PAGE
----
UK life expectancy has fallen to its lowest levels since 2003 due to widening social inequalities and rising avoidable deaths in disadvantaged communities, research by academics at the London School of Economics (LSE) has revealed.
LSE’s analysis of mortality data shows the UK is not only failing to reduce avoidable deaths, for instance alcohol consumption and suicide, among under-50s, but such fatalities are increasing among certain graphics.
Life expectancy for this age group ever-rises in most key European countries, but the UK is falling behind, with national figures indicating deaths are now the leading causes of death among adults aged 20-49.
I’ve updated my analysis of inequalities in health and life expectancy data to use the most recent ONS data.— stuart mcdonald (@ActuaryByDay) July 21, 2019
The most deprived group of men live 9 fewer years compared to the least deprived group. What’s more, despite living less long they spend 9 more years in poor health. 1/5 pic.twitter.com/zoHbBuHY3J
The Health Foundation, which commissioned the report, warned the findings demonstrated the UK was following “worrying” trends seen in the US, where there’s been a significant spike in alcohol and drug related deaths among young people in recent years – although in Scotland drug-related death rates exceed those of the US, with 218 deaths per million, compared to 217 per million.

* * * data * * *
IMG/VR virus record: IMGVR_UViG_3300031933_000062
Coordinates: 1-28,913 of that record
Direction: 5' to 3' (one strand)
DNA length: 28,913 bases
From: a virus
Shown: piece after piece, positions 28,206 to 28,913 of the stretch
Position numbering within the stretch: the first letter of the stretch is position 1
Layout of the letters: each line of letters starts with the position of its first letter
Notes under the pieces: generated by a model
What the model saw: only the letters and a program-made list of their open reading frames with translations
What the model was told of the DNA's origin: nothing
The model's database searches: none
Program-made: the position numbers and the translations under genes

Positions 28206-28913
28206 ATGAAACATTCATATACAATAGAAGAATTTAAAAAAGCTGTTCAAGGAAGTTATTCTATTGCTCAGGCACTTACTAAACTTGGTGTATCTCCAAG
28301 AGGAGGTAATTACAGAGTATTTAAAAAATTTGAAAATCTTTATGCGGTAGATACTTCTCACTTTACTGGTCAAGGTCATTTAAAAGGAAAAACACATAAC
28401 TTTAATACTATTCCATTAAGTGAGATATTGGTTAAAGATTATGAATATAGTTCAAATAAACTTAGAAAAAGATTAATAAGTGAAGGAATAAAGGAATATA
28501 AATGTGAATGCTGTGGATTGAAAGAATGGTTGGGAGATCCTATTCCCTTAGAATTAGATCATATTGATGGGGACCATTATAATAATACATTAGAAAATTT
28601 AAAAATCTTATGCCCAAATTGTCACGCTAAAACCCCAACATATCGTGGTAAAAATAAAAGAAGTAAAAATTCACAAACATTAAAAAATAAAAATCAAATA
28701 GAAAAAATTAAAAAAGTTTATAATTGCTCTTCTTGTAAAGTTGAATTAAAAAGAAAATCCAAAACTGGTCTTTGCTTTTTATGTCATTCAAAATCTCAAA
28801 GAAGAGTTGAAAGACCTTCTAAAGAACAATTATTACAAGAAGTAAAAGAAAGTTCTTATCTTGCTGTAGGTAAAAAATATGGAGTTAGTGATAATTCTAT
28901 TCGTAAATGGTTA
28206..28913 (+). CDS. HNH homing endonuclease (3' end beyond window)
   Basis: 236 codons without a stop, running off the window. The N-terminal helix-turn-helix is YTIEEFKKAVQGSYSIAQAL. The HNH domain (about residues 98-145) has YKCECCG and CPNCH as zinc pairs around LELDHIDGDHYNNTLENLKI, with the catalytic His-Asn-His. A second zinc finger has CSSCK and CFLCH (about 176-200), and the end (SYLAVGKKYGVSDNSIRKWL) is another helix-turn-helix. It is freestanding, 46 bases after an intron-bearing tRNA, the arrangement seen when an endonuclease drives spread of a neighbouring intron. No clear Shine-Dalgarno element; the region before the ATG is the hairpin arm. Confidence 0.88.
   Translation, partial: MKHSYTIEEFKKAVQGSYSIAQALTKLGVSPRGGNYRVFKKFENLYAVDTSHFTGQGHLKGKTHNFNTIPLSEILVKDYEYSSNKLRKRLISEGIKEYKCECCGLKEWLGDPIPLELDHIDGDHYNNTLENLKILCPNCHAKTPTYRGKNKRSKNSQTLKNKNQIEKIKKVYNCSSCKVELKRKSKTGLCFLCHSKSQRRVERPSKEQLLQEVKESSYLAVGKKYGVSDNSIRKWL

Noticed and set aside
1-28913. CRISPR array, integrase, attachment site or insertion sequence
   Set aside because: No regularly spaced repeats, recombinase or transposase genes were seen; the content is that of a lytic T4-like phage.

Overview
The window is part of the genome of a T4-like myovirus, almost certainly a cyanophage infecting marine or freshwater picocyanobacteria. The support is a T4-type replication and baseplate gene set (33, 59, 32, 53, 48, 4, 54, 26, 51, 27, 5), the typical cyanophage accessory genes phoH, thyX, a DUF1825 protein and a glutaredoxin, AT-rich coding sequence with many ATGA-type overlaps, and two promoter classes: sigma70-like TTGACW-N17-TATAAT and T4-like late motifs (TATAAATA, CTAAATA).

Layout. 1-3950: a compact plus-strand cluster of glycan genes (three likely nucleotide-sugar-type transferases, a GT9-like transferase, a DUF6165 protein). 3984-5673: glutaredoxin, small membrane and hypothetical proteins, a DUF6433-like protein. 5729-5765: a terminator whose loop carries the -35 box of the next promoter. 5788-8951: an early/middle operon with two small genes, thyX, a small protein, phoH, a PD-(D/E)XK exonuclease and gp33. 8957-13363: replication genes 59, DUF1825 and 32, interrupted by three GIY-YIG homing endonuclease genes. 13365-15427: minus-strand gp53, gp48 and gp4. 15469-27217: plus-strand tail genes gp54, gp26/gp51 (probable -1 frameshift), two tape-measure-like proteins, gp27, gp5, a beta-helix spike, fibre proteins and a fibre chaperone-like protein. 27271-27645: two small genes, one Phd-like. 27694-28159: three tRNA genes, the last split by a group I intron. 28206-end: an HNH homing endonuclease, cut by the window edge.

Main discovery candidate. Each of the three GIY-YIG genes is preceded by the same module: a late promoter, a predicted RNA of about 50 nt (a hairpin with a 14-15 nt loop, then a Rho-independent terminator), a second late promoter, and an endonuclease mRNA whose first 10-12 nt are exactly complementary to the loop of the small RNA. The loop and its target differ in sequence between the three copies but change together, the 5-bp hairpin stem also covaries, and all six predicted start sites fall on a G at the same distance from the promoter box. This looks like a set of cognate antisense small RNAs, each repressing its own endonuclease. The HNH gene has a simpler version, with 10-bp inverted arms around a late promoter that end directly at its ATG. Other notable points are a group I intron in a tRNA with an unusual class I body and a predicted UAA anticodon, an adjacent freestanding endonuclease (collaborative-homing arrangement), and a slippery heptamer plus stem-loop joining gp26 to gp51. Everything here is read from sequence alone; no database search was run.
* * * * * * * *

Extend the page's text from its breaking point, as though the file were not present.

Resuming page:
The research also found women living in the most deprived areas of the UK are expected to live for 78 years and eight months, versus 86 years and two months in the richest, while the average life expectancy for women, 83 years, is one of the lowest among comparable countries, over three years less than Spain.
The Health Foundation is now calling for Whitehall to set up a new independent body to scrutinise mortality data and relevant government policy.
“These research findings demonstrate just how important it is we closely monitor life expectancy and mortality trends, particularly for the most vulnerable people in society. Mortality data is complex and we need an independent view on not only how long people are living for but also why they are dying. This needs to be a priority for the incoming government, so that its findings can start influencing local and national policies as soon as possible,” said Jo Bibby, director of health at the Health Foundation.
Michael Murphy, Professor of Demography at London School of Economics and author of the report, added that there’d been “a general slowdown” in mortality improvement in many high-income countries, including the UK.
“Appropriate action to address such adverse trends, which appear to bear most heavily on the less advantaged in UK society, requires understanding of the underlying causes. These causes are multiple and complex—working across all age-groups, seasons and both sexes—and while further work is required to uncover these relationships, some of the simplified explanations that have been advanced are clearly inadequate,” he concluded.
Public Health England declined to comment on the report due to the upcoming general election.